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WEEKLY DWI REPORT Staff Reports Kevin Bowman Nov. 28, 10:10 pm 3rd DWI, Aggravated Bow ma n, 37, never made it onto I-40 due to a flat, front left tire, but the true reason is that he passed out behind the wheel st one cold drunk. Gallup Police Depa r tment Off icer Luke Martin discovered Bowman parked on the I-40 onramp at Mile Marker 26. He had to reach into the vehicle to wake Bowman up. He refused to engage in field sobriety tests or take the breath alcohol content test, earning him the aggravated charge and his third DWI offense. John Duboise, Jr. Nov. 26, 6:44 pm DWI Duboise caught the at tention of GPD Officer Khaera Chee shortly after she pulled into Conoco west to fuel up. The officer was approached by a woman who said “I think that man’s intoxicated, he was peeing in the parking lot,” the report stated. Chee confirmed there was “a puddle of fluid that had splatter marks around the puddle.” The woman pointed to the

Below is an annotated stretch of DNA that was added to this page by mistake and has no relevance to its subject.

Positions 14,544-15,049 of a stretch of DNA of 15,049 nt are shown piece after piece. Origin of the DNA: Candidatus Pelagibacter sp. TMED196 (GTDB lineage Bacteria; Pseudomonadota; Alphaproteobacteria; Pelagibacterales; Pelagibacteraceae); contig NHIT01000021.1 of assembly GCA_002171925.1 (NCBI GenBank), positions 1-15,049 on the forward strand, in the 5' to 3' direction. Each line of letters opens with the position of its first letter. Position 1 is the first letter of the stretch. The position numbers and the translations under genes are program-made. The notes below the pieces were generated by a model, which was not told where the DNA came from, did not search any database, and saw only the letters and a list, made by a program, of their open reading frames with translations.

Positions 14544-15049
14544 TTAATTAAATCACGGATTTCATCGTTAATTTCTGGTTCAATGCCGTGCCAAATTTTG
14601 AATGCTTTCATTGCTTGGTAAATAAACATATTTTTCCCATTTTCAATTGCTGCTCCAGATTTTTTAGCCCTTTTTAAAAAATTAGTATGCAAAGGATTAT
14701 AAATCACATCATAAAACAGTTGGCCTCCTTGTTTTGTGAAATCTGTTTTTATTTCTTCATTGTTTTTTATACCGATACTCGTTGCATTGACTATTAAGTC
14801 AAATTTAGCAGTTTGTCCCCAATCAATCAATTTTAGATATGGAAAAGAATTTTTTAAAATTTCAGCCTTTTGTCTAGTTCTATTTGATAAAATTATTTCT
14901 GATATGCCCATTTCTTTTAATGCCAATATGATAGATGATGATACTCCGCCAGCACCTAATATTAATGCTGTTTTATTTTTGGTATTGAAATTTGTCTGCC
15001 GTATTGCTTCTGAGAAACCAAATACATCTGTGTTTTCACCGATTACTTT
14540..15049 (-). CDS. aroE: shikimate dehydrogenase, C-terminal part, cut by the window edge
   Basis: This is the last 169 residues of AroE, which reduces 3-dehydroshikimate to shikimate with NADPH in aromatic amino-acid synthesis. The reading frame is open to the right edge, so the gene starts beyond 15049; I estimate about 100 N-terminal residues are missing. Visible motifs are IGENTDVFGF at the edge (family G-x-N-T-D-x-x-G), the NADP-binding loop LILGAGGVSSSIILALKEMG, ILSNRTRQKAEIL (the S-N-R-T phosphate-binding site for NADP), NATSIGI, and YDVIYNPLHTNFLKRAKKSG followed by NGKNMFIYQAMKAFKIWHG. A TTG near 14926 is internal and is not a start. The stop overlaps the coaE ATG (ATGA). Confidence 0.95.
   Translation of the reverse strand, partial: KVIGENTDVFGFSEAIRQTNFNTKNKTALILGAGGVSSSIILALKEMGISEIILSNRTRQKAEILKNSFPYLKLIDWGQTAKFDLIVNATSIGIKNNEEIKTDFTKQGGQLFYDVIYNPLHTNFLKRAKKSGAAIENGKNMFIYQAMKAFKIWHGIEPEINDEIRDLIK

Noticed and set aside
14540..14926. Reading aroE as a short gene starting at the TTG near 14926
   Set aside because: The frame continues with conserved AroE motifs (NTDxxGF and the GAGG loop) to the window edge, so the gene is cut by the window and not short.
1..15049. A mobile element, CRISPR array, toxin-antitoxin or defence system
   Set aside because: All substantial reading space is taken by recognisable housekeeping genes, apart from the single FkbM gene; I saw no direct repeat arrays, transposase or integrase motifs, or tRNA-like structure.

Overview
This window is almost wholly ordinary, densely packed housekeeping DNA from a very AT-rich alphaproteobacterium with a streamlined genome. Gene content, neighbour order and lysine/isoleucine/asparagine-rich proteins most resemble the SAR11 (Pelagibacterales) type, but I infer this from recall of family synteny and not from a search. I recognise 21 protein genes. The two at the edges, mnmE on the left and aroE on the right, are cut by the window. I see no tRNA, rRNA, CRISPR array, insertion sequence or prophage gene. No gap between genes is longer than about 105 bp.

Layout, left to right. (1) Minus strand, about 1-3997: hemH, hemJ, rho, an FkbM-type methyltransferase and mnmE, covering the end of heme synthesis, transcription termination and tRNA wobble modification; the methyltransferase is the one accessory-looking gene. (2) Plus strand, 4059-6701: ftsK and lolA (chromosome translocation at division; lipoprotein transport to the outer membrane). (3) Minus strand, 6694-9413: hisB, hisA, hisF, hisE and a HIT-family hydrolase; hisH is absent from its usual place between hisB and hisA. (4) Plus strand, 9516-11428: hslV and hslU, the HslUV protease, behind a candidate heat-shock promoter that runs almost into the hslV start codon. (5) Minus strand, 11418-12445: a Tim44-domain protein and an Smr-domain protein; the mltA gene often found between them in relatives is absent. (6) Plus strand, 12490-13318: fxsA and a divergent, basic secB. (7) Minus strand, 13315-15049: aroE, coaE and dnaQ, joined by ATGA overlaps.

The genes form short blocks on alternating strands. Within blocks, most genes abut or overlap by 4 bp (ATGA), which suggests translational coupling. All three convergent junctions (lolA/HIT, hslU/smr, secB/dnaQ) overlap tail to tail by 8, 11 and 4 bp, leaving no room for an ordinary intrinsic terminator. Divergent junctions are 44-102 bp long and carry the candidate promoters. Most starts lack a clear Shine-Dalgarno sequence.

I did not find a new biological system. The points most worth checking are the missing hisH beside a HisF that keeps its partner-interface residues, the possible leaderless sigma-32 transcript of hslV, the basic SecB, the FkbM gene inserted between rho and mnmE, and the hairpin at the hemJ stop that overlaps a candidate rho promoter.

car Duboise was driving and Chee followed it, eventually pulling him over on the interstate. Chee could smell alcohol wafting from the vehicle, and Chee readily admitted to sucking down three cans of “Coors” original. Duboise, 41, was transported to a safer place to conduct field sobriety tests and didn’t fare well. He blew a .08 - twice during breath test and was booked on his first DWI. Ada E. Marshall Nov. 25, 11:44 pm Aggravated DWI G P D Officer Angelo Cellicion was called to West Wilson to conduct a welfare check on a gold-color passenger vehicle parked in front of a residence. As he arrived, the vehicle was pulling away. As he followed it, he noticed that the license plate light was out. He pulled Marshall over an wrote her a citation. He asked her to step out of the vehicle, to explain the citation, and noticed that she was staggering and smelled of booze. She admitted to slamming two shots and drinking some beers. Marshall, 30, failed the tests and blew a .20 and .19 during the breath tests. Julison Lee Benally Nov. 24, 1:50 am Aggravated DWI B en a l ly w a s a r r e s t e d shor tly a fter getting into